Comcast Data Breach Impacts Nearly 36 Million Xfinity Customers

The data breach resulted from a Cisco software vulnerability.

Edward Gately, Senior News Editor

December 19, 2023

3 Min Read
Comcast Xfinity data breach

Comcast has disclosed a security breach in which hackers accessed the personally identifiable information (PII) of nearly 36 million Xfinity customers.

The cable company disclosed the data breach in a notice to customers on its Xfinity website. And in a data breach notification filed with the Maine Attorney General’s office, it included the total number of Xfinity customers impacted by the breach.

On Oct. 10, one of Xfinity’s software providers, Citrix, announced a vulnerability, Citrix Bleed, in one of its products used by Xfinity and thousands of other companies worldwide, Comcast said. At the time Citrix made this announcement, it released a patch to fix the vulnerability. Citrix issued additional mitigation guidance on Oct. 23.

“We promptly patched and mitigated our systems,” it said. “However, we subsequently discovered that prior to mitigation, between Oct. 16 and Oct. 19, there was unauthorized access to some of our internal systems that we concluded was a result of this vulnerability. We notified federal law enforcement and conducted an investigation into the nature and scope of the incident. On Nov. 16, it was determined that information was likely acquired.”

Xfinity Customers' PII

On Dec. 6, Comcast concluded the information included usernames and hashed passwords. For some customers, other information was also included, such as names, contact information, last four digits of Social Security numbers, dates of birth and/or secret questions and answers.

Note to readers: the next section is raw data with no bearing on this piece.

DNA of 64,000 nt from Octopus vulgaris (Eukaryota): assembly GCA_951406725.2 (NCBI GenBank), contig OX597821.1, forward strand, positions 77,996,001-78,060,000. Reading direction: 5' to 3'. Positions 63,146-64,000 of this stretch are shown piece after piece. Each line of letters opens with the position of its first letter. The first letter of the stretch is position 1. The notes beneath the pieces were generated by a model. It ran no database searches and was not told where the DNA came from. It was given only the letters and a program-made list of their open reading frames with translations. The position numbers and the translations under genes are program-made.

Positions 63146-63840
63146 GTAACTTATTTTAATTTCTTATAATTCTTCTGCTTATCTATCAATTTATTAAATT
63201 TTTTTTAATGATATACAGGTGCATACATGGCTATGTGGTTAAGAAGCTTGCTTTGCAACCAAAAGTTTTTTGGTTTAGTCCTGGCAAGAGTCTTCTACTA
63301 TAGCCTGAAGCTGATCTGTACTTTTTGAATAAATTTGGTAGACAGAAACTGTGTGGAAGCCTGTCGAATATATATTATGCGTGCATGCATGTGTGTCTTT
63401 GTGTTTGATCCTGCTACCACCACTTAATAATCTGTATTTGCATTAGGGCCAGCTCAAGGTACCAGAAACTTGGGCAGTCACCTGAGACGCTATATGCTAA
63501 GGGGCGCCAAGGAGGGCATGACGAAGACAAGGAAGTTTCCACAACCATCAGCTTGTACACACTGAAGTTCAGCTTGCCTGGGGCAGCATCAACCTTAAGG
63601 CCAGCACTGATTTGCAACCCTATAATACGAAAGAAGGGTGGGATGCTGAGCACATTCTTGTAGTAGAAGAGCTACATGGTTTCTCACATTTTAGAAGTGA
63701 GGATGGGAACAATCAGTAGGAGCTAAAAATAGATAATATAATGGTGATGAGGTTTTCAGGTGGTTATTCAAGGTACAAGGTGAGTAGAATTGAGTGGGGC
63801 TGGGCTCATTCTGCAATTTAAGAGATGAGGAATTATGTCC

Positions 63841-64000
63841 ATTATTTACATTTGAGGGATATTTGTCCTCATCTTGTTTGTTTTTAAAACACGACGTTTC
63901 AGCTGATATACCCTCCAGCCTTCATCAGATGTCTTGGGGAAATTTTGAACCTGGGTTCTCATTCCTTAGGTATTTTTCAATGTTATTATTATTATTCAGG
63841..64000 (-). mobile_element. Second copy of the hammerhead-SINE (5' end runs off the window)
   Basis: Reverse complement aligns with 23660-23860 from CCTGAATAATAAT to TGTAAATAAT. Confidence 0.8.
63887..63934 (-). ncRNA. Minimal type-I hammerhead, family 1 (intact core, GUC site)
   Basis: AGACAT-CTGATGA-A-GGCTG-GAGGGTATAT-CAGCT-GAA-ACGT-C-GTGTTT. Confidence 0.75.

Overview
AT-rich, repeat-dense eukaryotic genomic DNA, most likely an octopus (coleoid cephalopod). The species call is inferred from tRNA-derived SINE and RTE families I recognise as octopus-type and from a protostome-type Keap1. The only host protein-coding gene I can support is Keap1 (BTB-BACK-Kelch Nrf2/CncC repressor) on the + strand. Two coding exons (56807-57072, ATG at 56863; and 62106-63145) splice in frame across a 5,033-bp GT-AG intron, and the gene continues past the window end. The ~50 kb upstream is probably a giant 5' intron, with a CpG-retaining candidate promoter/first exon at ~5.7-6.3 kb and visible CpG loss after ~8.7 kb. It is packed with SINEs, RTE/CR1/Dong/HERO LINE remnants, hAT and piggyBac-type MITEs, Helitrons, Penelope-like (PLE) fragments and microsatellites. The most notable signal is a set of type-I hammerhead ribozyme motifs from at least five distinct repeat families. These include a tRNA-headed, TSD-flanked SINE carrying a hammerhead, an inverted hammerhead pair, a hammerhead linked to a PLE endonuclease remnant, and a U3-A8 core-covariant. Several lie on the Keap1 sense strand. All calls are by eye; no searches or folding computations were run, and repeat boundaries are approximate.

Related:Millions Impacted by Colorado Data Breach via IBM's MOVEit Transfer Use

“However, our data analysis is continuing, and we will provide additional notices as appropriate,” it said.

The Citrix Bleed vulnerability is particularly concerning because it allows unauthenticated remote attackers to gain sensitive information from the servers, such as session authentication tokens, said Thomas Richards, principal consultant at Synopsys Software Integrity Group.

Synopsys' Thomas Richards

“Once an attacker gains access to the session tokens, they can impersonate the authenticated user and perform actions as that user,” he said. “In the instance of Comcast, the attackers were able to hijack a session of an employee and gain access to the same systems that the employee has access to. Buffer overflow vulnerabilities such as this are less common nowadays due to better secure design practices. However, when they occur, they are always damaging.  Organizations can protect themselves from these threats by installing critical patches by vendors as soon as they are released and monitoring critical systems for malicious traffic.”

Related:IBM Report: Data Breach Costs Soar to All-Time High, Impacting Consumer Costs

David Ratner, CEO of HYAS, said criminals are literally waiting for each new zero day to be discovered because they can “pounce faster than patches can be applied.”

“While an efficient and effective patch strategy is critical for any organization today, it's also quite simply not enough,” he said. “Operational resiliency must be added at all layers, which includes having the visibility to detect anomalies inside the organization and discover breaches in near real time so they can be shut down and stopped before data is stolen and damage ensues."

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About the Author(s)

Edward Gately

Senior News Editor, Channel Futures

As news editor, Edward Gately covers cybersecurity, new channel programs and program changes, M&A and other IT channel trends. Prior to Informa, he spent 26 years as a newspaper journalist in Texas, Louisiana and Arizona.

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